I don’t know much about D’Onofrio. Though a huge film fan, I rarely follow the lives of the actors. I stop short of birthdates and birthplaces, having a strange attraction to regions in all areas of life. D’Onofrio, therefore, was born in 1959 in Brooklyn, NY, ten years before I took my place here one borough over in Queens, NY. Beyond that I am only familiar with his career. My interest in the actor (and any actor, writer, musician, etc. for that matter) typically ends there: with the artist’s work. So, I’m not really “looking” for D’Onofrio. I’ve never been interested in meeting a celebrity anymore than I’m interested in meeting a non-celebrity, which, as many an acquaintance will tell you, pales in comparison to my interest in meeting my pillow, face to case, after a double-shot of “Law & Order.”
What would I say anyway? “You were great in ‘Steal This Movie.’ What was it like working with blah blah blah…?” What more could I say than, “Hey, I’m a big fan.” Everyone, I would suppose, appreciates a little praise and recognition, even those who shy away from praise and recognition.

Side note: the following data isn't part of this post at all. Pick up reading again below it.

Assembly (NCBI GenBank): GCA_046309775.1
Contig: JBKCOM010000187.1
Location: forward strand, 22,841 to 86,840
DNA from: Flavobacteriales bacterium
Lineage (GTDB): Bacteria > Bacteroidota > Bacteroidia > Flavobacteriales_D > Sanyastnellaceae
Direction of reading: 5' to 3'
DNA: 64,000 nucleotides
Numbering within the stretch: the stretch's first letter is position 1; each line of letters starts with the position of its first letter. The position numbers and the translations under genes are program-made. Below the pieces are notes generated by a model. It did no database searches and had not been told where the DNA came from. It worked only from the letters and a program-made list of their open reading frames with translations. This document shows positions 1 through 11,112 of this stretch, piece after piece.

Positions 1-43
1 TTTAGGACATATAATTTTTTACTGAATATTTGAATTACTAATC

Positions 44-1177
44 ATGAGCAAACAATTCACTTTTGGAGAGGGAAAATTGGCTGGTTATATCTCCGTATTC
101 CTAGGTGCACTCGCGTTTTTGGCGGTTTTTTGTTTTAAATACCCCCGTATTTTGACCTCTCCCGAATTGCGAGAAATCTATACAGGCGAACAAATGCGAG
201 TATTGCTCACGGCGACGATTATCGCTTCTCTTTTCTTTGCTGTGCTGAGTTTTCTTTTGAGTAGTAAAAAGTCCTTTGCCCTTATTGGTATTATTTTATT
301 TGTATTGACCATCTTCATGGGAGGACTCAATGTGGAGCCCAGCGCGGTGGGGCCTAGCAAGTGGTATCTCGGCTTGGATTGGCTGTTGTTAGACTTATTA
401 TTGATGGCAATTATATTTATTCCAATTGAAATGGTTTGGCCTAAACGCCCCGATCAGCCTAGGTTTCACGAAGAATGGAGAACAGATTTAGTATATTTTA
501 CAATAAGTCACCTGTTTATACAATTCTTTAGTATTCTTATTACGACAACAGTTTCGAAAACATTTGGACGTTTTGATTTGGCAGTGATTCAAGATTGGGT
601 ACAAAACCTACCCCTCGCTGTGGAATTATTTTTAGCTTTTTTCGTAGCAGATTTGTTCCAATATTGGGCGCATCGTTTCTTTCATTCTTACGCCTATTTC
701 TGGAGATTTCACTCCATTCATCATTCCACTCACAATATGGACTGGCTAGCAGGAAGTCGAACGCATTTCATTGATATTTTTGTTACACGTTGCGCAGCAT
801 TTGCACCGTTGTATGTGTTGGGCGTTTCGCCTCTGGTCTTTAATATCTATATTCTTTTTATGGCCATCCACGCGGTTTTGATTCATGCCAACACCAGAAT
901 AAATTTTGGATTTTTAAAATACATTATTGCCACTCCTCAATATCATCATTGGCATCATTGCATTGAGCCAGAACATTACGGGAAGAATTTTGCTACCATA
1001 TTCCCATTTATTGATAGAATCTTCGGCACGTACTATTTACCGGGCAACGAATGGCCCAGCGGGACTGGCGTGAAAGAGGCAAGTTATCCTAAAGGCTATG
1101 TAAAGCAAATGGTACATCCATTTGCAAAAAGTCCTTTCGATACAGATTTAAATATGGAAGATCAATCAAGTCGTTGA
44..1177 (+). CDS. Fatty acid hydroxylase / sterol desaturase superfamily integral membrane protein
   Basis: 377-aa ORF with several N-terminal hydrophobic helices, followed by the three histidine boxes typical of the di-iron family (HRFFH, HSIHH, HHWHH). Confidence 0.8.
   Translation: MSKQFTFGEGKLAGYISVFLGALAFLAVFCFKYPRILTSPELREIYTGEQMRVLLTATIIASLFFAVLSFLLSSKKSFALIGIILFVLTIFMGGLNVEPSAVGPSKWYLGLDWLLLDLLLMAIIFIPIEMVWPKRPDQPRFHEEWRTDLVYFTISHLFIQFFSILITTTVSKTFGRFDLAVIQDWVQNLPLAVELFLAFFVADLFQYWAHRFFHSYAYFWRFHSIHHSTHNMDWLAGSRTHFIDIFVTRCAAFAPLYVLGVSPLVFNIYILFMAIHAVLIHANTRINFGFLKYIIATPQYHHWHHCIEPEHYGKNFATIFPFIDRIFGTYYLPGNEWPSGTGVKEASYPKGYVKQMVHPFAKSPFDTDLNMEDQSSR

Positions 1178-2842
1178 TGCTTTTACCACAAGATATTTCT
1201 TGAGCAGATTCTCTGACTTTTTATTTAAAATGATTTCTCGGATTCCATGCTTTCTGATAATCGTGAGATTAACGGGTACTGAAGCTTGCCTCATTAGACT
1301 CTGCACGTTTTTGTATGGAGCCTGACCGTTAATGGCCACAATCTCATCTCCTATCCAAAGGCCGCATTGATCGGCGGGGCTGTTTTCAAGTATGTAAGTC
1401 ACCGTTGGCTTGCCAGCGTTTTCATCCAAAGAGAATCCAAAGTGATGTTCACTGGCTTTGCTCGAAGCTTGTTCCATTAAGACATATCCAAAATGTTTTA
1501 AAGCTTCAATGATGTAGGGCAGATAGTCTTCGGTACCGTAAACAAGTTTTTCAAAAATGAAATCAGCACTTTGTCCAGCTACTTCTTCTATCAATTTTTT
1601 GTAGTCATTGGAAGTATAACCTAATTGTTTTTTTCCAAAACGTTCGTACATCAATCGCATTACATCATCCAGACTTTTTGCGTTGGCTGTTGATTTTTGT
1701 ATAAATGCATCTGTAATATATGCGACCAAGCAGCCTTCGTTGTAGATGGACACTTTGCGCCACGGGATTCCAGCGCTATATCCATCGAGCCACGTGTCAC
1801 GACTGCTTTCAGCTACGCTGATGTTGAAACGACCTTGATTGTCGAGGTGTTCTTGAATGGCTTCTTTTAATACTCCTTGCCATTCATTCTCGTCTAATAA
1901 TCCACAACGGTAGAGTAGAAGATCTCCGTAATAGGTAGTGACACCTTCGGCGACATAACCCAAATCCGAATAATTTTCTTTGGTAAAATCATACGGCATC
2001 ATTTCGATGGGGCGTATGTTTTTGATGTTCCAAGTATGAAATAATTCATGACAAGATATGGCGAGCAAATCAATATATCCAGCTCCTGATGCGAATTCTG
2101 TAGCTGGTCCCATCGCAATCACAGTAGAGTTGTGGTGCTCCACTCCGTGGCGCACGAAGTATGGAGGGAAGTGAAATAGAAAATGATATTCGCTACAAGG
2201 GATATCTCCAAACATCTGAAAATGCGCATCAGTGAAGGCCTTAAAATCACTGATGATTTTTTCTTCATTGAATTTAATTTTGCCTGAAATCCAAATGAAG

So why would I even write an article about a celebrity coming to town? Not the money – I get paid less for this article than a non-speaking crowd-scene extra. An actor, or the character he plays, can become a temporary part of your daily life. I watch “Law & Order” (all three incarnations) six or seven days a week, often two or three times a night. So my conversations are peppered with “L&O” references. Both my brother and sister-in-law do a mean Det. Goren as well – the halting speech, the hand gestures that begin at the shoulders. And often I’ll stop mid-bite and helplessly feel the stuffing of a spinach ravioli fall from my mouth as I pause again to consider the lithesome Jill Hennessey, late of the original “Law & Order” series.